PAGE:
Metamorphosis – Change In The Air At SCF
After 15 years at the helm of the Sahara Conservation Fund, John Newby, the organization’s founding CEO, will be stepping down in 2019 to take on a new role as Senior Adviser. With the organization at a critical point in its growth and development, and a brand-new strategic plan under its belt, John and the SCF Board are working closely to find the next right person to take the organization forwards in the years to come.
Under John’s leadership, SCF has become a highly respected force in the conservation of the threatened wildlife of the Sahara and Sahel. Since its founding in 2004, SCF has been instrumental in the protection and restoration of unique desert antelopes, such as the addax and scimitar-horned oryx, establishment of one the largest protected areas in the world in Niger, and implementation of a recovery programme for the planet’s largest bird, the North African ostrich.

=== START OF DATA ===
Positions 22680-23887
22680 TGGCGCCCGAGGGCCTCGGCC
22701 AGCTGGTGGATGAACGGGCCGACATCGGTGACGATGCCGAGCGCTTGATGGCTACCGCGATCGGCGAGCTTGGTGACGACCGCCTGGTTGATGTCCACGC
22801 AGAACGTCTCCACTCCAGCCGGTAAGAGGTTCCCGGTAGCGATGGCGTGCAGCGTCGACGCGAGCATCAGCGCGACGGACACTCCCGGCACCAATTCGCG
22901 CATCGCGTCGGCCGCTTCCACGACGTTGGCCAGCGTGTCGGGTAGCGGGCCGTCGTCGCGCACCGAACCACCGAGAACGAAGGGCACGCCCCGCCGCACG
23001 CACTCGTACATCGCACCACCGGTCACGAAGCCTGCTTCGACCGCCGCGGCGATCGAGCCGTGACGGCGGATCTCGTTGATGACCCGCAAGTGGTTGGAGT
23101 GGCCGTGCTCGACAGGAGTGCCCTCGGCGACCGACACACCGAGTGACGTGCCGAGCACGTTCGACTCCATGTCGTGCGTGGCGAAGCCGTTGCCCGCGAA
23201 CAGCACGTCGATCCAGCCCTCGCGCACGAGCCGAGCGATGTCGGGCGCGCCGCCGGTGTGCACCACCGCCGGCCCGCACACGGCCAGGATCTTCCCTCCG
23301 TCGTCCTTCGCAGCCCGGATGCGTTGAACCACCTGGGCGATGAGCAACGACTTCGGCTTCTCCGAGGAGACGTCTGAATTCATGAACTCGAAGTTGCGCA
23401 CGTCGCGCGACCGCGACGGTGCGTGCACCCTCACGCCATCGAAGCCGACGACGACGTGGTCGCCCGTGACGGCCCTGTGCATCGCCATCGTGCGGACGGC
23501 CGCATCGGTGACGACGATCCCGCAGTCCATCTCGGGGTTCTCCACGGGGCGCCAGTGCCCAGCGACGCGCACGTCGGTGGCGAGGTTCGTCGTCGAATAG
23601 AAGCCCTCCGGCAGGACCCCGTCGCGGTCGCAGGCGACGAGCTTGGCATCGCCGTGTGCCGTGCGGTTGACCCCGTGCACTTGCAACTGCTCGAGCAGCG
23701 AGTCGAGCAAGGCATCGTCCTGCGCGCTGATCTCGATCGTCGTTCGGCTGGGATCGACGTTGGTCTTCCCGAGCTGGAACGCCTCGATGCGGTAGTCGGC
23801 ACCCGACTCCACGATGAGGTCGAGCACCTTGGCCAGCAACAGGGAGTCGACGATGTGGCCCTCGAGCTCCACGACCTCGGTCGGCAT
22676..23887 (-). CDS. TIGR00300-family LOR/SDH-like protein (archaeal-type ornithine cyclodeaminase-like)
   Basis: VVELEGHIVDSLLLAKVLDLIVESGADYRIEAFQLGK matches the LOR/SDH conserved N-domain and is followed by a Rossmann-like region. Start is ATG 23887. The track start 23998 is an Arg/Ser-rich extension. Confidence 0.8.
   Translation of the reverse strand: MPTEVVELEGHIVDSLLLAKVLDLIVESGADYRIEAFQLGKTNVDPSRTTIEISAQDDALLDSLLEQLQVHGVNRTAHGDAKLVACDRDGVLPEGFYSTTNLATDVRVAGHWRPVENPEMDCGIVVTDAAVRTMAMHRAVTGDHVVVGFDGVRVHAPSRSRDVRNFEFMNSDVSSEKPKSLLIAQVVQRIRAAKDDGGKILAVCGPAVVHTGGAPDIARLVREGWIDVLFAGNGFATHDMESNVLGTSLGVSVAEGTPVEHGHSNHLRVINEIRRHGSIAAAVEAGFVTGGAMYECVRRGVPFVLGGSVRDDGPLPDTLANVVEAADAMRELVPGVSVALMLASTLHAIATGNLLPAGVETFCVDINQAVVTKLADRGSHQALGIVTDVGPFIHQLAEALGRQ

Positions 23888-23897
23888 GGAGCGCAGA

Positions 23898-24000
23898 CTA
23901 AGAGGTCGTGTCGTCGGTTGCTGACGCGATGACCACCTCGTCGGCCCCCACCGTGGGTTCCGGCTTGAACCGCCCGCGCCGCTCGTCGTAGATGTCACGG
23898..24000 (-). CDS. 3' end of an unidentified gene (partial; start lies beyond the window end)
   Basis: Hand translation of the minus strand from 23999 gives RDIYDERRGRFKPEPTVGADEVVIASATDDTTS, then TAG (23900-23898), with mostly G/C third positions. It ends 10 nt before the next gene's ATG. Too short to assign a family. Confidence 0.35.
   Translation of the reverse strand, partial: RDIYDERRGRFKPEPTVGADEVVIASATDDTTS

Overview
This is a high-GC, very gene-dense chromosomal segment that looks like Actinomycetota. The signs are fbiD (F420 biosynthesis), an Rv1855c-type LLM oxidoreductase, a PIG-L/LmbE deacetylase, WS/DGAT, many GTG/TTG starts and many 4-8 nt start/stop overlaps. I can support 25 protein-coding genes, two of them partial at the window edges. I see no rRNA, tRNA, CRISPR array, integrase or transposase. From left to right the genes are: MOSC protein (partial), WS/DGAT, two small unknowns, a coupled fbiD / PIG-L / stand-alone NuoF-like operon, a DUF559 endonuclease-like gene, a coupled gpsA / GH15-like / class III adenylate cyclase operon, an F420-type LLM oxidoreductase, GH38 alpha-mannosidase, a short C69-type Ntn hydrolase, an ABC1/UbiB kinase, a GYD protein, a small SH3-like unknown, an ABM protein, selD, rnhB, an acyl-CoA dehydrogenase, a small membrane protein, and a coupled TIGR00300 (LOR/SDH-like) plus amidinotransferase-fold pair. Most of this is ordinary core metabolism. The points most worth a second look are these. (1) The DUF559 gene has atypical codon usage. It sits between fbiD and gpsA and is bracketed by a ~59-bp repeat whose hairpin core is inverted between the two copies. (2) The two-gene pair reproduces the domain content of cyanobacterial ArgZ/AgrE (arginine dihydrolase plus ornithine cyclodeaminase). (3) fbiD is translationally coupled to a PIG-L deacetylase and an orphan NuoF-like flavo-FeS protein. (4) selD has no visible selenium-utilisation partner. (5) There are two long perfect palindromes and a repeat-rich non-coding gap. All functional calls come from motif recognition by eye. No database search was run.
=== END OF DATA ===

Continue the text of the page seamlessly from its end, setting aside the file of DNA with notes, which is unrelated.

Through its fieldwork, communications, and outreach, SCF has helped put Saharan wildlife firmly on the global conservation agenda. Rare desert species and their habitats in countries like Chad and Niger now enjoy unprecedented levels of support, both
locally and internationally. In pursuing its mission, the organization has also brought together a very large network of partners, especially in the zoo community, opening up unparalleled levels of support for both in situ and ex situ conservation.
SCF’s new strategic plan affirms the organization’s focus on endangered species and the well-managed landscapes they require to flourish. With the plan in place, SCF recently-appointed Chair, Fred Nelson, is more than confident that we can build on our achievements to date: “John’s leadership has created a very stable foundation for change and future development, and we look forward to working with him and the team he has built in the coming years to reach new levels of effectiveness and sustainability for our actions.